Aussies to shake up “lousy” Philippine mobile phone service

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Filipina mobile phoneAustralian telecom company Telstra will invest $1 billion into a joint venture with Philippines conglomerate San Miguel Corp as the firm looks to new areas of growth by disrupting the Philippines’ mobile phone duopoly of Philippine Long Distance Telephone Company and Globe Telecom.

The company is said to be near completion of a deal with San Miguel to take a 40 per cent stake in the new joint venture.

At its annual investor day in Sydney on October 29, Telstra CEO Andy Penn said the company would not spend more than $1 billion to establish the joint venture, with additional financing for the new operation to come from San Miguel and banks.

“An investment from Telstra would be less than $1 billion… basically to get to a point to start up the business, invest capital, build out the network and make it ­cash flow positive so it’s effectively self-financing,” he said.

Penn added the service offered by the two operating telcos was “lousy” and that ­Telstra — aided by San Miguel — would be able to “disrupt the duopoly” and win market share.

While the Philippines has a mobile phone penetration rate of more than 100 per cent, its services are dominated by slower 2G services. If Telstra finalises its deal with San Miguel, it could see the two companies roll out much faster 4G services that would be very popular with the nation’s smartphone users. The mobile phone market reaped a combined $1.5 billion in income last fin­ancial year.

“The Philippines market, from a mobile perspective, is interesting because there are only two incumbent operators. The margins in the Philippines are relatively strong and were we to complete a deal, the partner should be a very strong one,” Penn said.

“Frankly let’s face it, go to the Philippines and experience the lousy service you get from the incumbent operators and you will see there’s the opportunity for a new operator to provide a much better quality service… I think there’s a significant opportunity,” he added.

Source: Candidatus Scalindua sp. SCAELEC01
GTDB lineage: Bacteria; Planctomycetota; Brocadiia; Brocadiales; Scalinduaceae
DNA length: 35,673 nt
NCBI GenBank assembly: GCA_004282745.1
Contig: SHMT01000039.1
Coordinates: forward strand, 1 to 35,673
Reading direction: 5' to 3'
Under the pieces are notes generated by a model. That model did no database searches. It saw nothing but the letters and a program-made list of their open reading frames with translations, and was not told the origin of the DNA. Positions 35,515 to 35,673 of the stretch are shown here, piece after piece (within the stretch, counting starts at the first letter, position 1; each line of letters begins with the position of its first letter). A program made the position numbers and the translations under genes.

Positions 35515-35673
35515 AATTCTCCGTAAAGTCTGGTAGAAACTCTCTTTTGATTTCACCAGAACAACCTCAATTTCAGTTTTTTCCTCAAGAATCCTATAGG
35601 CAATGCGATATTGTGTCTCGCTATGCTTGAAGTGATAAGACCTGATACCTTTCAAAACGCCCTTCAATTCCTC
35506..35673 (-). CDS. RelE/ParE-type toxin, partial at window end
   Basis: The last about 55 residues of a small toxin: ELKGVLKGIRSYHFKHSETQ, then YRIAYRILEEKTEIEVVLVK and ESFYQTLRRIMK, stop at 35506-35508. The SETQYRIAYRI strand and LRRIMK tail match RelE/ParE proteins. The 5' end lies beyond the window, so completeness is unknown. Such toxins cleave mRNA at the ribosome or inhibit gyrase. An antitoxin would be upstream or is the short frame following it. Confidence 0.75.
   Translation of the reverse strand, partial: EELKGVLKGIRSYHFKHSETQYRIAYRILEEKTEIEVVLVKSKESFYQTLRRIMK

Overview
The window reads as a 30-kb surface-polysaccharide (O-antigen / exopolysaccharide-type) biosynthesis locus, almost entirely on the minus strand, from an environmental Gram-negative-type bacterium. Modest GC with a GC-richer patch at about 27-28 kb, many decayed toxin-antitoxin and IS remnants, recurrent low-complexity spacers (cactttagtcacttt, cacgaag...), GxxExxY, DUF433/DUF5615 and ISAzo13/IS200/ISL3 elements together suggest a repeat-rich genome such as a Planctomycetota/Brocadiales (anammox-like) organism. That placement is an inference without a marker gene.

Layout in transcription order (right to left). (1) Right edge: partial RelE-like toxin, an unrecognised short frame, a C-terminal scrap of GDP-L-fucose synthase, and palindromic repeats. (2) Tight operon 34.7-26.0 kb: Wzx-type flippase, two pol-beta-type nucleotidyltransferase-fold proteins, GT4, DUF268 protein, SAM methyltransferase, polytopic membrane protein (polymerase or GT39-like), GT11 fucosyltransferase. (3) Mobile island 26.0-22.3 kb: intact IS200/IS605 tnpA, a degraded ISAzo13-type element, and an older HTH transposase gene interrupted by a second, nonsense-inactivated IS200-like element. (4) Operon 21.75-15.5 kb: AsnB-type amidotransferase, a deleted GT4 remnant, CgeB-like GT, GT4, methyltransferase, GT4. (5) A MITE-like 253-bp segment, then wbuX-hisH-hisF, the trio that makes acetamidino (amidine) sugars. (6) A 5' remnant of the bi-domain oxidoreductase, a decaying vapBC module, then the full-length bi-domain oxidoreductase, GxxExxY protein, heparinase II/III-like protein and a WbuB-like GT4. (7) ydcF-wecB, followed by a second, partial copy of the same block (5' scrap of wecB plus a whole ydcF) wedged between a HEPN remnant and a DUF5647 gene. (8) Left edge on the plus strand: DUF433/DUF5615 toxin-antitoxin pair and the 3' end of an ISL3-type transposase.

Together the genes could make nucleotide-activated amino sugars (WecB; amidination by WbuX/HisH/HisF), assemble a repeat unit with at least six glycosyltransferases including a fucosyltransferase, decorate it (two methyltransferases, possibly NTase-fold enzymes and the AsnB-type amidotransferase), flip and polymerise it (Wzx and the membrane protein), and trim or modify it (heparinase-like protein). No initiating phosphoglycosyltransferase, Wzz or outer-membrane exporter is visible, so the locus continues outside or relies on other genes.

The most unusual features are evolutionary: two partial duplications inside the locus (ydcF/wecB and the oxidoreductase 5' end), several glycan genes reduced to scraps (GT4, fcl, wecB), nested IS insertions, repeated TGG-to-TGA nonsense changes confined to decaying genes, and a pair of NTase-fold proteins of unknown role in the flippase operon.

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Reading Time: 2 minutes

Australian telecom company Telstra will invest $1 billion into a joint venture with Philippines conglomerate San Miguel Corp as the firm looks to new areas of growth by disrupting the Philippines’ mobile phone duopoly of Philippine Long Distance Telephone Company and Globe Telecom.

Reading Time: 2 minutes

Filipina mobile phoneAustralian telecom company Telstra will invest $1 billion into a joint venture with Philippines conglomerate San Miguel Corp as the firm looks to new areas of growth by disrupting the Philippines’ mobile phone duopoly of Philippine Long Distance Telephone Company and Globe Telecom.

The company is said to be near completion of a deal with San Miguel to take a 40 per cent stake in the new joint venture.

At its annual investor day in Sydney on October 29, Telstra CEO Andy Penn said the company would not spend more than $1 billion to establish the joint venture, with additional financing for the new operation to come from San Miguel and banks.

“An investment from Telstra would be less than $1 billion… basically to get to a point to start up the business, invest capital, build out the network and make it ­cash flow positive so it’s effectively self-financing,” he said.

Penn added the service offered by the two operating telcos was “lousy” and that ­Telstra — aided by San Miguel — would be able to “disrupt the duopoly” and win market share.

While the Philippines has a mobile phone penetration rate of more than 100 per cent, its services are dominated by slower 2G services. If Telstra finalises its deal with San Miguel, it could see the two companies roll out much faster 4G services that would be very popular with the nation’s smartphone users. The mobile phone market reaped a combined $1.5 billion in income last fin­ancial year.

“The Philippines market, from a mobile perspective, is interesting because there are only two incumbent operators. The margins in the Philippines are relatively strong and were we to complete a deal, the partner should be a very strong one,” Penn said.

“Frankly let’s face it, go to the Philippines and experience the lousy service you get from the incumbent operators and you will see there’s the opportunity for a new operator to provide a much better quality service… I think there’s a significant opportunity,” he added.

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